Cousin duo praised after rescuing drowning child in Gjoa Haven, Nunavut

John Qirqqut, left, and Ikey Putuguq rescued a young boy who was drowning in Gjoa Haven in late July. (Submitted by Kelly Putuguq)

A woman in Gjoa Haven, Nunavut, is raising funds to replace her nephew’s phone that was destroyed when he jumped into the ocean to rescue a drowning child in late July. 

Kelly Putuguq said she’s incredibly proud of her nephew, John Qirqqut, 17, and her son, Ikey Putuguq, 20, who together rescued a young boy on July 23.

“He risked himself and put himself into the ocean,” she said.

“He didn’t even think about anything, but the little boy who went into the ocean.”

Tony Akoak, Gjoa Haven’s MLA, reached out to CBC News about the incident and said he is working to have the pair recognized by the commissioner in the near future.

‘He was in the water’ 

Ikey Putuguq and Qirqqut were at the long dock in the community in the late morning of July 23 when they noticed some children playing. Then they heard a commotion.

“There were kids start yelling and we went to see and he was in the water,” Qirqqut said.

Qirqqut ran and immediately jumped in, fully clothed, while Ikey Putuguq looked for something to use to help pull them out of the water.

“I was looking around for life jackets or anything,” Ikey Putuguq said.

Gjoa Haven, Nunavut, in a file photo from 2021. Two young men rescued a drowning child in the community in late July. (Jason Franson/The Canadian Press)

He was unable to find anything useful, so Qirqqut pulled the child to land and Ikey Putuguq helped get the child out of the water.

The two performed CPR until the child was breathing again. They then got the child onto an ATV and drove to the health centre.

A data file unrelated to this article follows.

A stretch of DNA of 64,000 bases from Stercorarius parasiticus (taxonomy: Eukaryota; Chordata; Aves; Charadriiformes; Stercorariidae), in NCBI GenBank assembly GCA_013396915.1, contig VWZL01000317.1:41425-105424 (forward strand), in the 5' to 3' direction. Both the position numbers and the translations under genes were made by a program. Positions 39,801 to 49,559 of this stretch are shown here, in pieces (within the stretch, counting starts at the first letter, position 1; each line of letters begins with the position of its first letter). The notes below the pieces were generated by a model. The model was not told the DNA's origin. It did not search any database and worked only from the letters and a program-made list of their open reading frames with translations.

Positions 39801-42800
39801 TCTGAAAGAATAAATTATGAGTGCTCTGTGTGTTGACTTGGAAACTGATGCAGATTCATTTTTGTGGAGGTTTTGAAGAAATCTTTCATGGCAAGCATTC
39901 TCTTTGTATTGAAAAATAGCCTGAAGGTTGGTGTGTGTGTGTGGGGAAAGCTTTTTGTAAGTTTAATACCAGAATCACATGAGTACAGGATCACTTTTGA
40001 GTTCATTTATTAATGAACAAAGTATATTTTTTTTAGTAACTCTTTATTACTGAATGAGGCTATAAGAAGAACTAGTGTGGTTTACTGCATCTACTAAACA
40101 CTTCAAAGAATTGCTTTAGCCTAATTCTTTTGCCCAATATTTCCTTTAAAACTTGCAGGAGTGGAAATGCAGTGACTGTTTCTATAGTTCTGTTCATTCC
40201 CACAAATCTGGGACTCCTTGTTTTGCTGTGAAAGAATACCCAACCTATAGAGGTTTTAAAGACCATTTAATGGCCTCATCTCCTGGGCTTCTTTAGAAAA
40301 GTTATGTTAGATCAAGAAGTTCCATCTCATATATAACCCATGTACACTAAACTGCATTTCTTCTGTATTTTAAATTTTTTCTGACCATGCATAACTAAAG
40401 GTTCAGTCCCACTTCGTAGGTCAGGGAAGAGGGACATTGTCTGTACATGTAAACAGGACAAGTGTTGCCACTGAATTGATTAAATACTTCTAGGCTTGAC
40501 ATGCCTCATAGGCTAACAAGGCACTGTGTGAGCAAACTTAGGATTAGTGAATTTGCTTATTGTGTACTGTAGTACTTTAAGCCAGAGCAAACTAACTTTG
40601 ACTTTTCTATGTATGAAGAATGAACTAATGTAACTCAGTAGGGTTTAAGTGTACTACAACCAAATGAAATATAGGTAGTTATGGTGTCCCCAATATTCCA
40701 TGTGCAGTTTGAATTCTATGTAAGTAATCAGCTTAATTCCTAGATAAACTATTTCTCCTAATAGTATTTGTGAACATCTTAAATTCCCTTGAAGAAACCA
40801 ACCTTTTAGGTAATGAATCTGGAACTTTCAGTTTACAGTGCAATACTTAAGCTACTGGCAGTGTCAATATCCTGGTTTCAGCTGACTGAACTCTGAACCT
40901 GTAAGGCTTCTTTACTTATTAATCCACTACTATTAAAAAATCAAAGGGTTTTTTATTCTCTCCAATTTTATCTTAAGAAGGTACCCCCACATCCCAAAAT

Qirqqut said he’d learned some lifesaving skills from school, which he thinks helped with the situation.

Both Ikey Putuguq and Qirqqut say they’ve never seen any other incident like this, but it was concerning.

“It was scary,” Ikey Putuguq said.

Kelly Putuguq said it’s good that lifesaving skills are offered in school, but it would be useful if there were more programs, including ones available to adults.

“It would be really great if we had more young people learn first aid, even adults need to get the training too. It’s really hard up North to get things done like right away,” Kelly Putuguq said.

Community support

Kelly said when she got a call from her son informing her he was at the health centre she initially thought he was injured. But she was so proud to hear what they had done.

“I shed a few tears here and there,” she said.

Now she is trying to raise funds to replace Qirqqut’s phone, which was ruined when he jumped into the water for the rescue.

Kelly said he never asked for assistance in replacing it, but she knows how much he needs it, especially for school.

“It’s really hard up North … I know a lot of single parents struggle and don’t ask for support,” Kelly said.

She said Qirqqut has a single mother and several siblings who share the phone.

Kelly is hoping to raise $1066 for a new phone, although more would be welcome, as they would like to get the family another phone so they don’t have to share it as much.

Related stories from around the North:

Canada: These Labrador teens built their own kayak to save a tradition going back millennia, CBC News

Finland: Sami Parliament in Finland agrees more time needed for Truth and Reconciliation Commission preparation, Eye on the Arctic

Norway: Sami education conference looks at how to better serve Indigenous children, Eye on the Arctic

Sweden: Sami in Sweden start work on structure of Truth and Reconciliation Commission, Eye on the Arctic

United States: Alaska reckons with missing data on murdered Indigenous women, Alaska Public Media.

Luke Caroll, CBC News

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